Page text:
When they began recovering human remains, it became clear there was little hope of finding more survivors

“The temperature was too high,” one rescuer tells us.

The fire that ripped through the shopping centre in Kremenchuk, after the missiles hit, has reduced it to ash and rubble.

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There is so little left to find; it’s now a grim recovery operation.

Not all the casualties are intact and recognisable, we are told, making it hard for rescuers to understand exactly how many people lost their lives in this attack.

But dozens of people remain unaccounted for.

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A local police station is collecting DNA from relatives who have reported their loved ones missing.

Outside a nearby hospital, I meet a family gathered in the shade. They’re crying. Without prompting, a woman reaches for her phone and shows us a photo. It’s her 22-year-old daughter, Tetyana, with a big smile and long dark hair. She’s missing.

“We’ve been to all the hospitals, they said she isn’t there,” her inconsolable mother Liudmyla says.

“Bodies in the mortuary haven’t been identified by DNA yet. Russia, animals…”

Tetyana worked in a mobile phone shop in the shopping centre. “I called her at maybe 2pm,” Liudmyla says.

“We spoke after the first air raid siren. After the second siren I couldn’t reach her.”

Liudmyla came to the hospital when she heard two young women had been moved here. But after checking with doctors, she soon realised that neither was Tetyana; they had the wrong hair colour.

There are 25 patients from Monday’s attack.

Ihor, wrapped in bandages, tells me he saw the missiles hit.

“When they struck I was inside – the first and then the second (strike),” he says.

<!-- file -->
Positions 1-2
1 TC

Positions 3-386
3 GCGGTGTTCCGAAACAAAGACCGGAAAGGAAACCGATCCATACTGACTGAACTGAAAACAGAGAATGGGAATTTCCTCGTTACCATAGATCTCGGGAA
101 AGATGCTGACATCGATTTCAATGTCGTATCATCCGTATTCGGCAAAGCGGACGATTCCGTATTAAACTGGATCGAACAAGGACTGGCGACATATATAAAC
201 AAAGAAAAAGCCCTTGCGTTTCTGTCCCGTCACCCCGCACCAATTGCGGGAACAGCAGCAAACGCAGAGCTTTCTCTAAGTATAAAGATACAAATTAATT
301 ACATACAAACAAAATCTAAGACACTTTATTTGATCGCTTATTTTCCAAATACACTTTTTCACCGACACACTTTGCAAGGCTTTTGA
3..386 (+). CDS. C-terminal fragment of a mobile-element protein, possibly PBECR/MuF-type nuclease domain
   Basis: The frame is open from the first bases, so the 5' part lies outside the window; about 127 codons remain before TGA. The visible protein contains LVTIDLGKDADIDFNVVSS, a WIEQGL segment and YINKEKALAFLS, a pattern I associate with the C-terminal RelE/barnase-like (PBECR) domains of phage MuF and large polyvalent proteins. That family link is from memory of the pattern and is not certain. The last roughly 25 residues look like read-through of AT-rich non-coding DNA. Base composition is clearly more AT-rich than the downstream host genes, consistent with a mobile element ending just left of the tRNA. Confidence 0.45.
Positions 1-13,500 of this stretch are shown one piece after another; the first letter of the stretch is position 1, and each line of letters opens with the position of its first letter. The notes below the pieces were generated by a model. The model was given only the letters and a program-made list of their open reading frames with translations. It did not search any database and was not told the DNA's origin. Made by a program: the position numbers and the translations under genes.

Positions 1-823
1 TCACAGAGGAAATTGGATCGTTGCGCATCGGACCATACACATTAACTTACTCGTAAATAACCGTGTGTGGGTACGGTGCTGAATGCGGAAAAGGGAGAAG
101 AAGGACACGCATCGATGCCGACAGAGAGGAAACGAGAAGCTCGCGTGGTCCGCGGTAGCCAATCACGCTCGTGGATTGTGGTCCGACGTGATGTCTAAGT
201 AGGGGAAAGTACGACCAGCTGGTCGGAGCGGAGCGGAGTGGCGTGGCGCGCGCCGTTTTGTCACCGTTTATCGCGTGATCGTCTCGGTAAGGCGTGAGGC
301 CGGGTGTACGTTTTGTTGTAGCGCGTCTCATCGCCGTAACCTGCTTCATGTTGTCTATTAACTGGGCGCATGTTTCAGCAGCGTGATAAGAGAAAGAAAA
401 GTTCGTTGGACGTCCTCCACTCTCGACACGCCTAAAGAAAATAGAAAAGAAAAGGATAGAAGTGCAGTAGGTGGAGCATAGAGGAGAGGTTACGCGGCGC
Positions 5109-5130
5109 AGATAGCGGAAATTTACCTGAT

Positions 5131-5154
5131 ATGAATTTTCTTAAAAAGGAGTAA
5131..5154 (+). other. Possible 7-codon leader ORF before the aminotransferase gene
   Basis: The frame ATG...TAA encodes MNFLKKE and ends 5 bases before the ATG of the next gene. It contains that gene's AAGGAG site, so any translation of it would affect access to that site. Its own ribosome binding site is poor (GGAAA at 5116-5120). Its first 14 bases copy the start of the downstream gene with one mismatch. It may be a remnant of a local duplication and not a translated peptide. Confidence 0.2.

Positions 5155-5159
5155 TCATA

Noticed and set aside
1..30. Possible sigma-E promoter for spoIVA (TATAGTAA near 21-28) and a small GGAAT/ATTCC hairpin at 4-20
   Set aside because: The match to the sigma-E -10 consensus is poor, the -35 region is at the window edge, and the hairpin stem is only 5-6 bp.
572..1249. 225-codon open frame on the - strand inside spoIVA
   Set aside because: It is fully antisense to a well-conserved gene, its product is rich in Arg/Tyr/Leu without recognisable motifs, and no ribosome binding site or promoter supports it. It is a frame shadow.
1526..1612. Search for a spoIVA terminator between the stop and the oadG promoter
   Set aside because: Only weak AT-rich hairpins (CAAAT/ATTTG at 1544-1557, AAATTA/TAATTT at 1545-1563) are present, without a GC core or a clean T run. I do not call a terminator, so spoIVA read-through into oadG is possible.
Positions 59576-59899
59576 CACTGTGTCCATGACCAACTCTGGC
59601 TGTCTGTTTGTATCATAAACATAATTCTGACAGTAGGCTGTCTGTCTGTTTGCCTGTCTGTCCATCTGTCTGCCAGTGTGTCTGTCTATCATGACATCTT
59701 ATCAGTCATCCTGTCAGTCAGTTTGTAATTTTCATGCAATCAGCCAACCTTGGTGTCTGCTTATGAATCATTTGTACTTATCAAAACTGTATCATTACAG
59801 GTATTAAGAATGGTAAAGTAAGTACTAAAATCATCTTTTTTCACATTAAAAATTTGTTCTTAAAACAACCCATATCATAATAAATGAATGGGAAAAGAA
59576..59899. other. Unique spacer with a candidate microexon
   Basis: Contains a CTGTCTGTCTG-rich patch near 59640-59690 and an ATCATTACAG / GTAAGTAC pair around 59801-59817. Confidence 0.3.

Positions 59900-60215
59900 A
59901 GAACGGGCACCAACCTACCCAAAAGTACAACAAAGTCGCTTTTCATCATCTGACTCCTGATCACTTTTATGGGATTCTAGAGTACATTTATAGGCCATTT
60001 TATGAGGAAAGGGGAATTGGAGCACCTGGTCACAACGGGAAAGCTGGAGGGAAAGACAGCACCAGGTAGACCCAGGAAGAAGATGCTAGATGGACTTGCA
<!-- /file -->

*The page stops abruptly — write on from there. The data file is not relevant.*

“I began to head to an exit through the smoke. My leg was already wounded. I bumped into a girl on my right side and I pulled her out with me. She didn’t say anything. I was one of the first to escape.”

Ihor had been shopping for computer accessories. Now, he’s in a cramped hospital room with two other casualties, bandages on his arms and legs.

This is how rapidly and ruthlessly life can change for Ukrainians in this needless war.

“I’m just morally shocked,” he says. “Physically I will survive, but what I’ve seen with my eyes…”

Overcome with emotion, he does not finish the sentence.

War crimes investigators are at the scene and one told me there is no evidence, so far, to suggest the site had any military connection.

Russia has said the fire was caused by a strike on a legitimate military target – an arms depot for Western weapons.

We took a drive around the area and saw no other evidence of recent damage to any buildings or warehouses beyond the shopping centre itself.

The mayor of Kremenchuk told me people who have witnessed fighting in the east fled to his city for safety and have now been caught up in this bombing. It is a cruel irony.

Kremenchuk is an industrial city in central Ukraine with little strategic importance in this war.

“We don’t have Russians here but we still don’t feel safe,” one man tells me.

“We go to bed. Or we go shopping. And we know this could happen at any moment.”